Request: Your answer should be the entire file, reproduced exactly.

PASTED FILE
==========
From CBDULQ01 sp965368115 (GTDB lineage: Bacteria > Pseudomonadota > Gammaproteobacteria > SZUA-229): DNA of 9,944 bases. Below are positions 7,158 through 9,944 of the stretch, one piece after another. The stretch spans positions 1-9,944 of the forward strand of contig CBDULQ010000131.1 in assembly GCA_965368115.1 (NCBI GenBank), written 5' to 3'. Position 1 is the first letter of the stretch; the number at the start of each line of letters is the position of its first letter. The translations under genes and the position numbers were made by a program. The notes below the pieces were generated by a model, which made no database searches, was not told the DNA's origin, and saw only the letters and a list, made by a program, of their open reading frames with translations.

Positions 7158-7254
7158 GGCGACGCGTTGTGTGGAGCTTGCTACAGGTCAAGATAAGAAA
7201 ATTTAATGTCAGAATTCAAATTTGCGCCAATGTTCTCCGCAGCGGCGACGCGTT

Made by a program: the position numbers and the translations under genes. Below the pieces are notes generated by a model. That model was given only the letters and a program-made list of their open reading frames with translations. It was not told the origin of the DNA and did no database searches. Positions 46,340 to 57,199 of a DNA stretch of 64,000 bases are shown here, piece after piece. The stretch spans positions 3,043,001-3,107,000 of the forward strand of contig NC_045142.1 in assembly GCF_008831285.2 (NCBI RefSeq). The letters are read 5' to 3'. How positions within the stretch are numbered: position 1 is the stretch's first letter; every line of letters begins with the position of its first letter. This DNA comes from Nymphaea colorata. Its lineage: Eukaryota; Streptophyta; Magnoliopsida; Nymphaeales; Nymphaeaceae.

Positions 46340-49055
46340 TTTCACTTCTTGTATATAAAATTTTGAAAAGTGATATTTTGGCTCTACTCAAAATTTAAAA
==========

From CBDULQ01 sp965368115 (GTDB lineage: Bacteria > Pseudomonadota > Gammaproteobacteria > SZUA-229): DNA of 9,944 bases. Below are positions 7,158 through 9,944 of the stretch, one piece after another. The stretch spans positions 1-9,944 of the forward strand of contig CBDULQ010000131.1 in assembly GCA_965368115.1 (NCBI GenBank), written 5' to 3'. Position 1 is the first letter of the stretch; the number at the start of each line of letters is the position of its first letter. The translations under genes and the position numbers were made by a program. The notes below the pieces were generated by a model, which made no database searches, was not told the DNA's origin, and saw only the letters and a list, made by a program, of their open reading frames with translations.

Positions 7158-7254
7158 GGCGACGCGTTGTGTGGAGCTTGCTACAGGTCAAGATAAGAAA
7201 ATTTAATGTCAGAATTCAAATTTGCGCCAATGTTCTCCGCAGCGGCGACGCGTT

Made by a program: the position numbers and the translations under genes. Below the pieces are notes generated by a model. That model was given only the letters and a program-made list of their open reading frames with translations. It was not told the origin of the DNA and did no database searches. Positions 46,340 to 57,199 of a DNA stretch of 64,000 bases are shown here, piece after piece. The stretch spans positions 3,043,001-3,107,000 of the forward strand of contig NC_045142.1 in assembly GCF_008831285.2 (NCBI RefSeq). The letters are read 5' to 3'. How positions within the stretch are numbered: position 1 is the stretch's first letter; every line of letters begins with the position of its first letter. This DNA comes from Nymphaea colorata. Its lineage: Eukaryota; Streptophyta; Magnoliopsida; Nymphaeales; Nymphaeaceae.

Positions 46340-49055
46340 TTTCACTTCTTGTATATAAAATTTTGAAAAGTGATATTTTGGCTCTACTCAAAATTTAAAA